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Is hydrogen the energy source of the future? Plug Power (NASDAQ:PLUG) certainly thinks so. The 27-year-old company provides green hydrogen, fuel cell systems, and other related products for its customers. It has also signed deals with two of the most recognized companies in the world: Amazon (NASDAQ:AMZN) and Walmart (NYSE:WMT).

At the same time, Plug has failed to turn a profit since its inception and has generated an accumulated deficit of $4.5 billion. In its third-quarter earnings, the hydrogen company issued a going concern warning:

“The Company is projecting that its existing cash and available for sale and equity securities will not be sufficient to fund its operations through the next twelve months from the date of issuance of this Quarterly Report on Form 10-Q.”

To alleviate this, Plug announced a $1 billion at-the-market (ATM) offering for PLUG stock in January. While this offering provided the firm with much-needed capital, it also came at the expense of PLUG shareholders, who experienced dilution in the process. Afterwards, Plug Power disclosed in its fourth-quarter earnings that its going concern issue was resolved and that it had sufficient capital to sustain operations for the foreseeable future.

On top of that, Plug could receive another capital infusion this year. 

Also in January, Plug Power announced that it was in the process of finalizing a $1.6 billion Department of Energy loan. CFO Paul Middleton expects the loan to be finalized later this year. 

Plug’s Total Addressable Market

Plug operates in a burgeoning industry ripe for disruption based on its total addressable market (TAM). 

According to Grand View Research, the green hydrogen technology market was worth $4.21 billion in 2022. It is expected to grow to $60.56 billion by 2030 at a high compound annual growth rate (CAGR) of 39.5%. This market consists of alkaline electrolyzers and polymer electrolyte membrane (PEM) electrolyzers, and Plug specializes in the latter. The good news for the firm is that experts expect PEM electrolyzers to see higher growth over the coming years.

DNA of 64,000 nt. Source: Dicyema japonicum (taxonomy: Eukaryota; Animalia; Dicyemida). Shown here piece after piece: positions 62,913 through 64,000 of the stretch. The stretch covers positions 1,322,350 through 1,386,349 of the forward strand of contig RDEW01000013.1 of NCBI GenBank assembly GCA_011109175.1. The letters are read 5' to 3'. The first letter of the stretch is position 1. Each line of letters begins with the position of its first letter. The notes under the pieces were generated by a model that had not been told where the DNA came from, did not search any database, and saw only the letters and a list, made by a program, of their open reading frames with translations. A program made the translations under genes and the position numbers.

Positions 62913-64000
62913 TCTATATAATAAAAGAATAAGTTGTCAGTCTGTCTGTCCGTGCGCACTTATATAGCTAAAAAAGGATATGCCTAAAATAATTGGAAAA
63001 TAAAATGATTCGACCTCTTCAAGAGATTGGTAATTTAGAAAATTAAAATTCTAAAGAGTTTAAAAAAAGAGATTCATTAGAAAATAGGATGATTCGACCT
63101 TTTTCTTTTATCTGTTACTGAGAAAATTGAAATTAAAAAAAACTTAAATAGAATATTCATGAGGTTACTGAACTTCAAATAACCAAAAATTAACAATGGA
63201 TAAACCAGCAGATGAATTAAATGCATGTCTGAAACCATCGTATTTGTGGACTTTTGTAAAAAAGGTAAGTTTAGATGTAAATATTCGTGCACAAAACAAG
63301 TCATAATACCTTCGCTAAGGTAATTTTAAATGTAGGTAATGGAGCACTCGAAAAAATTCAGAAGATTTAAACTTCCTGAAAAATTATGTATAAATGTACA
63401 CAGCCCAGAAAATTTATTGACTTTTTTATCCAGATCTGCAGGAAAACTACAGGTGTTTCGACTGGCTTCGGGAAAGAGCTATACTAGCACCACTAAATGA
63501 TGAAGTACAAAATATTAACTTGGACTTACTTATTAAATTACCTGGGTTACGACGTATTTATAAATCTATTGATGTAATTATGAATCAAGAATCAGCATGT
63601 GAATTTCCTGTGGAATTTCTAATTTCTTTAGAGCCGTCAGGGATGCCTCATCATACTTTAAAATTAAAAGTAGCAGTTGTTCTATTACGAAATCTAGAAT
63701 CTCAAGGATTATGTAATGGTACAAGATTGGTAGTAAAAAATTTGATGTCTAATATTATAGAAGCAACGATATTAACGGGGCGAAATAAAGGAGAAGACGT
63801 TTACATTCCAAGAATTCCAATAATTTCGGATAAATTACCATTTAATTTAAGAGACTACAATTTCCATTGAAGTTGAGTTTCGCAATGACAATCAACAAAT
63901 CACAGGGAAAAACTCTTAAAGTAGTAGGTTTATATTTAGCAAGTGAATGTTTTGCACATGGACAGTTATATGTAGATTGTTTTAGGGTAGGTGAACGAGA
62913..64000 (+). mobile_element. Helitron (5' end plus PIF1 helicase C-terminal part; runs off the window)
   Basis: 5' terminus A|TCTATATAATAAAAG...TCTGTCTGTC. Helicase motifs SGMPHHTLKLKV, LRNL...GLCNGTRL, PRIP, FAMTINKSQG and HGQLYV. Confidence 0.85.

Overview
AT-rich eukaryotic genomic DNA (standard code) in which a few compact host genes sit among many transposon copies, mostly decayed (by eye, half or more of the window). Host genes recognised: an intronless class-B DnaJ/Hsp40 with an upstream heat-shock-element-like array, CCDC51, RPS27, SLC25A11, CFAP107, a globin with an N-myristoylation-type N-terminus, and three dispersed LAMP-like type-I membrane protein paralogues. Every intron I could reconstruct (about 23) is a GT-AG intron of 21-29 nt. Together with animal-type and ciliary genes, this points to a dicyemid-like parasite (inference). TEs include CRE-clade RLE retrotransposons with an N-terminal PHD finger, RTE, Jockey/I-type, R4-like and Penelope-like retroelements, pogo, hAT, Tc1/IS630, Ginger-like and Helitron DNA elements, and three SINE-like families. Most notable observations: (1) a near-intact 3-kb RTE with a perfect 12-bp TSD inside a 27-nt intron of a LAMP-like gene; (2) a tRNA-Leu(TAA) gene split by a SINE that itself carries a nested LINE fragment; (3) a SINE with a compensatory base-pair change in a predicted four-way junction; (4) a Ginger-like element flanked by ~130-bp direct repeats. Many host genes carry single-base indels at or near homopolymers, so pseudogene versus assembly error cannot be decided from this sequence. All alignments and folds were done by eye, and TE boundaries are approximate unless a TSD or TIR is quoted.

Deloitte estimates that the entire green hydrogen economy will generate revenue of $642 billion in 2030 and $1.4 trillion by 2050, implying a CAGR of 3.78%. 

Plug believes that the hydrogen material handling industry, which includes forklifts, will eventually grow its target addressable market to $30 billion. It expects the hydrogen electric vehicle market to be over 10x that at $300 billion. Overall, the company expects the entire hydrogen economy to be worth a staggering $10 trillion. It’s unclear when Plug expects the hydrogen economy to be worth this much, as it differs greatly from Deloitte’s 2050 estimate. In the past, Plug has issued several targets that were never reached.

Green hydrogen’s TAM estimates reveal a wide market with plenty of opportunities to generate revenue. However, retaining revenue is just as important as earning it.

Plug Power: An Unprofitable Company Growing Quickly

Plug Power generated $891.34 million of revenue in 2023, up 27% year-over-year (YOY). Sales of its equipment and related infrastructure accounted for $711.43 million of the revenue. Still, the company remains unprofitable. The costs to support its revenue totaled $1.4 billion, resulting in a gross loss of $507.79 million.

Furthermore, its 2023 net loss accelerated to $1.368 billion from $723.16 million a year ago. It attributes the increase in net loss to a higher cost of revenue and a $249.48 million goodwill impairment charge, which brought the company’s goodwill to $0. The impairment review was triggered due to PLUG stock sinking below its book value during Q4. Plug blamed this on “missed projections and reduced liquidity.”

“This fiscal year has marked a pivotal period in our journey towards growth and sustainability within the hydrogen economy,” said CEO Andy Marsh. “Recognizing the past challenges with cash management, we are dedicated in 2024 to bolstering our financial profile.”

However, analysts expect the company to remain unprofitable through 2026 before reporting GAAP earnings per share of 36 cents in 2027.

Plug’s History of Overly Optimistic Guidance

In October 2021, Plug Power provided guidance for $3 billion of annual revenue in 2025. That’s much higher than the current 2025 revenue analyst estimate for $1.59 billion. The company also guided for $1.4 billion of 2023 revenue in its 2022 Q4 investor letter. That’s about 36% higher than its actual 2023 revenue. During 2023, Plug faced several force majeure events, which resulted in severe hydrogen supply constraints and projection shortfalls. The good news is that the company believes this issue is transitory.